The Importance of Carbohydrate Eating for a Sporting Event

Foods, especially carbohydrates, play an important role in helping your body work at its optimal level when training or competing in a sport or event. The type and amount of carbohydrates, as well as the timing of your meals, can improve your performance and postpone fatigue and also improve recovery. To achieve the best carbohydrate fuelling in sport, there are 3 important phases: pre-event, during the event and post event. The timing of carbohydrate intake is important to glycogen stores, especially after exercise when the body is replacing lost glycogen.

Before the event

Before competing in a sport or an event you must ensure that your muscles are fully loaded with glycogen by ensuring you have had a sufficient carbohydrate intake the day before. Eating balanced meals the day prior to the sport or event is a great place to start; however, the final full meal before the event should be eaten 3-4 hours prior to the start. This is to allow for complete digestion and to allow for the carbohydrate to be broken down and absorbed into your body. The next important step before an event or sporting game is to consume 100g of a carbohydrate beverage 3 hours prior to the start; this is also to ensure that your muscles are completely loaded with glycogen. Finally, a snack can be eaten (if needed) 60 minutes prior to the start of the game or event (any closer and it can reduce your performance levels during the game/event). Remember to stay well hydrated leading up to the start of the event/game and finish your fluid 20 minutes before starting (as this is the time needed to allow your stomach to empty its contents). Each individual will have a different food intake to replenish their muscle glycogen stores. However, as a rough example, a 50kg person training 2 hours a day would require approx. 300g of carbohydrate per day. Simple carbohydrates are not recommended before an event to load glycogen levels; complex carbohydrates are important and if necessary professional sports fuelling products are acceptable.

During the event

Carbohydrate intake during an event is even more important, especially where the participant has had inadequate intake before the event. It has been shown that sipping a carbohydrate fluid while competing (where possible) can improve performance, rather than fruit juices, due to their high levels of fructose which can be hard for the body to absorb and like solid foods may cause gastric distress (an upset tummy) for some people.  It’s important to remember that fuelling during an event should be well practised: you should know which foods/fluids provide the best fuel source, which foods your body can tolerate while still competing, and how much is ideal for you.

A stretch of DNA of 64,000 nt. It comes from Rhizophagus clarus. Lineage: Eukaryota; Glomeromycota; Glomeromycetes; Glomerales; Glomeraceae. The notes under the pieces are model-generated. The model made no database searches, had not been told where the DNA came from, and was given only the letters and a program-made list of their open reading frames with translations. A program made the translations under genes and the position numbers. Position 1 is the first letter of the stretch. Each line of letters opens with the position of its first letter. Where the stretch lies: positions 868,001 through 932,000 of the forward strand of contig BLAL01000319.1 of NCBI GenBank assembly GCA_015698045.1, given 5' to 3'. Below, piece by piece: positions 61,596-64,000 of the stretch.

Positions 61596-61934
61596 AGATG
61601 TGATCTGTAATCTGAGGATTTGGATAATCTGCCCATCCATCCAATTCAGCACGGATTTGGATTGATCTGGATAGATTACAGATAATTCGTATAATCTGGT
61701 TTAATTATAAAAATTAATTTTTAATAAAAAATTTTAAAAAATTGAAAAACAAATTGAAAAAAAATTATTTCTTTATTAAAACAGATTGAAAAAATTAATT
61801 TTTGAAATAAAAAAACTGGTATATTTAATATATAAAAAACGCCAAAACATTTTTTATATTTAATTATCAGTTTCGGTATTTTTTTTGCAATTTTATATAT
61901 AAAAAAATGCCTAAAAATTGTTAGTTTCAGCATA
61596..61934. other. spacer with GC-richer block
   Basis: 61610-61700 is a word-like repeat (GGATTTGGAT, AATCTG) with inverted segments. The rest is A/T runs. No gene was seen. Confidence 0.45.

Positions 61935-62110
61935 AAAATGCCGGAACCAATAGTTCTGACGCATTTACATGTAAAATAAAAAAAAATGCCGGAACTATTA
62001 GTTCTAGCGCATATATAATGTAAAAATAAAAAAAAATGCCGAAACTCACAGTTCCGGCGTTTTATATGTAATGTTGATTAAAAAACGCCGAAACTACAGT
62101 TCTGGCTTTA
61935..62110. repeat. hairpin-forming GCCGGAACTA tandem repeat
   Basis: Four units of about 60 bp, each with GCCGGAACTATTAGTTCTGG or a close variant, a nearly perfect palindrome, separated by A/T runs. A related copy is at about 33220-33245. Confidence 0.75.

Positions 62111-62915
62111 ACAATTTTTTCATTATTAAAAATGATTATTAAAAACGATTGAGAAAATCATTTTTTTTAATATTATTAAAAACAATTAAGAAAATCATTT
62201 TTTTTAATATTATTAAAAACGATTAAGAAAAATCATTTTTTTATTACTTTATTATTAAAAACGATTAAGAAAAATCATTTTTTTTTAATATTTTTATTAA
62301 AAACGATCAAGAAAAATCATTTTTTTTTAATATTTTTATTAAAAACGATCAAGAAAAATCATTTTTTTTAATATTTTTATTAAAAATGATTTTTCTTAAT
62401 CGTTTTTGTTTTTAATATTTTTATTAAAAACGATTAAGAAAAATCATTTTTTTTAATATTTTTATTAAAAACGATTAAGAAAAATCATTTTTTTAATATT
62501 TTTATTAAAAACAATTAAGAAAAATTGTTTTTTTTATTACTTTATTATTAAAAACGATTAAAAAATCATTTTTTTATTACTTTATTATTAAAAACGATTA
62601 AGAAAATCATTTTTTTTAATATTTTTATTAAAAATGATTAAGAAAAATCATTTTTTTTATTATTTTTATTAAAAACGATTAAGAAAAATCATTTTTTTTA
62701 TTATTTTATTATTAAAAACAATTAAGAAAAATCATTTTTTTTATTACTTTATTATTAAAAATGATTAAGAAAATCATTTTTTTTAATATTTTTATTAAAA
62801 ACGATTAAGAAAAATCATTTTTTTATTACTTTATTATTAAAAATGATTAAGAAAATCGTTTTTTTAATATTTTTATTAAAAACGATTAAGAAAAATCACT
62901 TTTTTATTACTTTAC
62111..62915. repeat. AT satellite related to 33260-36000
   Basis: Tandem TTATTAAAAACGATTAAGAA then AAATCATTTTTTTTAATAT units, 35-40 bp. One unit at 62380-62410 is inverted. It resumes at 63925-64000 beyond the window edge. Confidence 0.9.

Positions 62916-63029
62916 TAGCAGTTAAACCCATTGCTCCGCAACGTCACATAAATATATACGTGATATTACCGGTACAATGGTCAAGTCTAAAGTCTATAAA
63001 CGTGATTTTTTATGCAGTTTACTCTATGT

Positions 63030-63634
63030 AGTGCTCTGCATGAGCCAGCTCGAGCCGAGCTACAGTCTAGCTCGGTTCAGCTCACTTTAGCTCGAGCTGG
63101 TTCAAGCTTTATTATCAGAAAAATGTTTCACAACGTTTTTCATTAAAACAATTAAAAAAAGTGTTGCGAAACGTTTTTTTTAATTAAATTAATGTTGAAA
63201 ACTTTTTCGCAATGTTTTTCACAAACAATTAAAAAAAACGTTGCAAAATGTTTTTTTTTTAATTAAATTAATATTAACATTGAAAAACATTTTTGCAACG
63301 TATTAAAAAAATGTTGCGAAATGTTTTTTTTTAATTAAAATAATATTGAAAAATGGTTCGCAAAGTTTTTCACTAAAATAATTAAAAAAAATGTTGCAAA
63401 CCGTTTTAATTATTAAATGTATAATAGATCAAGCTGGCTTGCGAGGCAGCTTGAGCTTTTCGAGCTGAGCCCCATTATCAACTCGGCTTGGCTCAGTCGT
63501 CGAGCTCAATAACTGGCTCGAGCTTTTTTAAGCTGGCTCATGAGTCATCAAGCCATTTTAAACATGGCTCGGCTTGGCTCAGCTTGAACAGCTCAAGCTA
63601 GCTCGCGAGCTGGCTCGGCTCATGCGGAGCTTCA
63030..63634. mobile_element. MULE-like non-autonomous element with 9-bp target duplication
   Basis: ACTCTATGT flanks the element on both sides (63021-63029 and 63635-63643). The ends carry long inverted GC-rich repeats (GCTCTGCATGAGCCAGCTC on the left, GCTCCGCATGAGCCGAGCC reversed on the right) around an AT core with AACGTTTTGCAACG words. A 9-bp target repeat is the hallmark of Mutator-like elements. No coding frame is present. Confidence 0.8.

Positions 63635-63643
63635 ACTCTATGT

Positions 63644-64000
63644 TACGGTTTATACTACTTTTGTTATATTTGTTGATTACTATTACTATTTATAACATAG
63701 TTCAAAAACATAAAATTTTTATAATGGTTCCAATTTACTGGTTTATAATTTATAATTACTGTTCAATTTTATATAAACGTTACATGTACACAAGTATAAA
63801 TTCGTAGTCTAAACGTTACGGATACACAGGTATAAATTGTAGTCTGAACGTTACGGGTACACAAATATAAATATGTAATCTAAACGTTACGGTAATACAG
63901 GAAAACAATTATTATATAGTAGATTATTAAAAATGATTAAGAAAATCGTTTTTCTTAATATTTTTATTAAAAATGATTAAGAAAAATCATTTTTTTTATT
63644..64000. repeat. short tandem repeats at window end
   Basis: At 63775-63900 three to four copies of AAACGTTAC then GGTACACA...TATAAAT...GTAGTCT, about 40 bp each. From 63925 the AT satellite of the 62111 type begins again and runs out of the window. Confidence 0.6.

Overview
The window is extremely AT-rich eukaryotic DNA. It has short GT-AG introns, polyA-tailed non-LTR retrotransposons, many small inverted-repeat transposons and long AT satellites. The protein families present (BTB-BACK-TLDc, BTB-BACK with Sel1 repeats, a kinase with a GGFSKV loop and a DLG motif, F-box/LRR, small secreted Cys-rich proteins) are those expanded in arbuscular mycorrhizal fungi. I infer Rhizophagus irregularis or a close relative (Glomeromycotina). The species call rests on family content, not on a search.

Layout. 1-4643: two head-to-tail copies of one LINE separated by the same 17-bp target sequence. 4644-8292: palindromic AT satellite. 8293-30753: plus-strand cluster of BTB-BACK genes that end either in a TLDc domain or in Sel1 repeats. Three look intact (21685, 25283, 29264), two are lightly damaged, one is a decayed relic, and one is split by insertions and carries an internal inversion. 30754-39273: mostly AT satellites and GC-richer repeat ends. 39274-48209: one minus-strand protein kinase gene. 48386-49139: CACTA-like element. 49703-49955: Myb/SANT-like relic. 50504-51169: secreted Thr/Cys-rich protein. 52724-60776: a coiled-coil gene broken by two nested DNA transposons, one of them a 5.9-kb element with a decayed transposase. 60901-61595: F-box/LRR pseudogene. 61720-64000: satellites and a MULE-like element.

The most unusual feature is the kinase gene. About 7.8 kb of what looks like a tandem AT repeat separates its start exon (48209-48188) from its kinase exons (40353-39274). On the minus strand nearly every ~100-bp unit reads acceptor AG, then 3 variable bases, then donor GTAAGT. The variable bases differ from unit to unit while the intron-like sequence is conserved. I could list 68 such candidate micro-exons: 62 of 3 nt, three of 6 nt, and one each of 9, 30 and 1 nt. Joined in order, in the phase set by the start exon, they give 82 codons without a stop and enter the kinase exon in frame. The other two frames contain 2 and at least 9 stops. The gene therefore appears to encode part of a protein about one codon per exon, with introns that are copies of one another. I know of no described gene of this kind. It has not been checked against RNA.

After the event

Refuelling and replacing lost glycogen stores occurs in 2 phases: firstly a rapid phase and following that a second slow phase. The first phase occurs in the first 4-6 hours and is important due to the low, depleted muscle glycogen levels. After this initial phase a slow phase of 24-72 hours occurs to replenish the muscle stores. Where gastric distress is apparent after exercise it is recommended that you commence with water, then on to a carbohydrate fluid, followed by some fruit and then working up to a recovery snack. It has also been found that low GI foods are best for glycogen replenishment.

There are many great carbohydrate food options when training for an event. Some low GI foods include: fructose (from fruits), vegetables, soy beans, kidney beans, lentils, sweet potatoes, whole grain rice and pasta, oats and brown bread.  Some great ideas for recovery snacks include: professional hydration fluids, healthy snack bars, sandwiches, smoothies, fruit, crumpets, fruit bread, toasted sandwiches, vegetable soup and a roll, a bowl of cereal, fruit salad and yoghurt, or baked beans on toast.

Overall, it is important to understand these concepts when training, especially if you want to get the most out of your body during a game/event. Hydration also plays an important part in your performance and recovery and should be looked at also. Remember to eat carbohydrate-rich foods which will best meet your refuelling goals and train hard.

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